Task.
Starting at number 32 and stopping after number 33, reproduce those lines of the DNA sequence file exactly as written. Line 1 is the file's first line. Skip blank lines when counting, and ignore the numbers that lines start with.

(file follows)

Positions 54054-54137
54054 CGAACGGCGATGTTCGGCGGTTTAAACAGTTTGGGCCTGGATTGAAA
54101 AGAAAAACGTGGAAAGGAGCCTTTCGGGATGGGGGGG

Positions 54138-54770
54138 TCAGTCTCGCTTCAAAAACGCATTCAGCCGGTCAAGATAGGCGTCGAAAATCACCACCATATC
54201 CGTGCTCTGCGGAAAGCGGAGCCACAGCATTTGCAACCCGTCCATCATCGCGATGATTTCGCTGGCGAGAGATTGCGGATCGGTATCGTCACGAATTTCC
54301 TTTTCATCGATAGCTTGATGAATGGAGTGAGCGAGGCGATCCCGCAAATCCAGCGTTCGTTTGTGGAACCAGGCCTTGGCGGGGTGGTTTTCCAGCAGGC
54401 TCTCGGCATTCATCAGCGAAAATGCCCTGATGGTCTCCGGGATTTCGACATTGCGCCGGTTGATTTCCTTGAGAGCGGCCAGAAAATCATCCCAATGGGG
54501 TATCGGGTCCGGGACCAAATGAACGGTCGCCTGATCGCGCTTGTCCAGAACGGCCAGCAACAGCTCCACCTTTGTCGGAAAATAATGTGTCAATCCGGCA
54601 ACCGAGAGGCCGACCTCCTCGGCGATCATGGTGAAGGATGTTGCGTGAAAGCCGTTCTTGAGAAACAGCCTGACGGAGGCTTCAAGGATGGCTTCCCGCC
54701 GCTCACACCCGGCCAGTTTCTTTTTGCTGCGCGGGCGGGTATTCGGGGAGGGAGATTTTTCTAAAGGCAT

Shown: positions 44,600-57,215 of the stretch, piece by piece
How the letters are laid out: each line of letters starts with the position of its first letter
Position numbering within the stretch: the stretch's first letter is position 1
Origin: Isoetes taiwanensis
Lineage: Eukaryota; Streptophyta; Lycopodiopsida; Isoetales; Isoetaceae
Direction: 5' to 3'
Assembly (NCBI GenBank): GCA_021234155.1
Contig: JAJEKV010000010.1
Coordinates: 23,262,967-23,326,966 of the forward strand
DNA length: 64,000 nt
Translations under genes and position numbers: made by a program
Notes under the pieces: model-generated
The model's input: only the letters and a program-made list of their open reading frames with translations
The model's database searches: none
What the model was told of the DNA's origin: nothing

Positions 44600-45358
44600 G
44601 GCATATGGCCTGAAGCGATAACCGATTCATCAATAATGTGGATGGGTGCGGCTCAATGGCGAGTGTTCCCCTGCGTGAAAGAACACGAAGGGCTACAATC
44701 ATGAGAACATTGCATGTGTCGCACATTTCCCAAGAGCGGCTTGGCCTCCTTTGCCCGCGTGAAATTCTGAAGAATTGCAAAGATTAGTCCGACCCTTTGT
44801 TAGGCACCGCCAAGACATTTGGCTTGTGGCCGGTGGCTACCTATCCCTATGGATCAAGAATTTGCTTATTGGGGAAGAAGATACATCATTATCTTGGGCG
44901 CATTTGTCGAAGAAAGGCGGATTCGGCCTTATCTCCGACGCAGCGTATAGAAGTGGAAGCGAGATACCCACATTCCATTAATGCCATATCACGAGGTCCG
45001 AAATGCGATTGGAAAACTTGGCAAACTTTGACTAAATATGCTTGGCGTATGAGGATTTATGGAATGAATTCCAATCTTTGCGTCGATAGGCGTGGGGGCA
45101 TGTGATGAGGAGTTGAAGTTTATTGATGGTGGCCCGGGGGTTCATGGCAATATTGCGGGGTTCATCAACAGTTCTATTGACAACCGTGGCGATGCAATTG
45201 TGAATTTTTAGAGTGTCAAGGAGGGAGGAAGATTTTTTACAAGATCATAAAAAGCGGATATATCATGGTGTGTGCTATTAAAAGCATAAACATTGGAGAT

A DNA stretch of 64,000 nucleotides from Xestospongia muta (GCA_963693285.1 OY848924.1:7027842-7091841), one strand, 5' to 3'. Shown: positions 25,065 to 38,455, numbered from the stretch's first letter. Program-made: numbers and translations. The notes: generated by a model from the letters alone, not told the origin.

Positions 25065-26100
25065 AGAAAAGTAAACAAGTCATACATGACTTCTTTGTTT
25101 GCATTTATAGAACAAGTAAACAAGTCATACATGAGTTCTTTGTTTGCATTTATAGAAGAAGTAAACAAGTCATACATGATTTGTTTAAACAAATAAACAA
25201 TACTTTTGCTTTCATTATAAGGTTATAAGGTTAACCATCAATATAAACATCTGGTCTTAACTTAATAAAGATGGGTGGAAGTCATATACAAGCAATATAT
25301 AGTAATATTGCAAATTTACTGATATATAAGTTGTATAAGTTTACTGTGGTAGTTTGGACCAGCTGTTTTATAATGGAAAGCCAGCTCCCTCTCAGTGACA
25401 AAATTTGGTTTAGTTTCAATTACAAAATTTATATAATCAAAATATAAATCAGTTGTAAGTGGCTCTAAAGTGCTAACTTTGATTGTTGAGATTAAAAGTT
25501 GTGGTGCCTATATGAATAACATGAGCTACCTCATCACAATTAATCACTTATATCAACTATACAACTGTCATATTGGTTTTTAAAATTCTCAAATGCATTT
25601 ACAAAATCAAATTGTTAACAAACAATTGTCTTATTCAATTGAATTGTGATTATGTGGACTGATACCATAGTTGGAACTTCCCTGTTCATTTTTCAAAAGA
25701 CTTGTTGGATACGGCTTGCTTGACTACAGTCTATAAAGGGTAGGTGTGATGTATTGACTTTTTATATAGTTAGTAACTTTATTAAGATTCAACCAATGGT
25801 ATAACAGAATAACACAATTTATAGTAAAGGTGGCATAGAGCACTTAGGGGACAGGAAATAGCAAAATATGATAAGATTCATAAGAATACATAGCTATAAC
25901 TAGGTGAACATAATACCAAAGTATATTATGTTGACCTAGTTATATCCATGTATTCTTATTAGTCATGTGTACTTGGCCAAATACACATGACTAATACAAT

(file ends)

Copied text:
44901 CATTTGTCGAAGAAAGGCGGATTCGGCCTTATCTCCGACGCAGCGTATAGAAGTGGAAGCGAGATACCCACATTCCATTAATGCCATATCACGAGGTCCG
45001 AAATGCGATTGGAAAACTTGGCAAACTTTGACTAAATATGCTTGGCGTATGAGGATTTATGGAATGAATTCCAATCTTTGCGTCGATAGGCGTGGGGGCA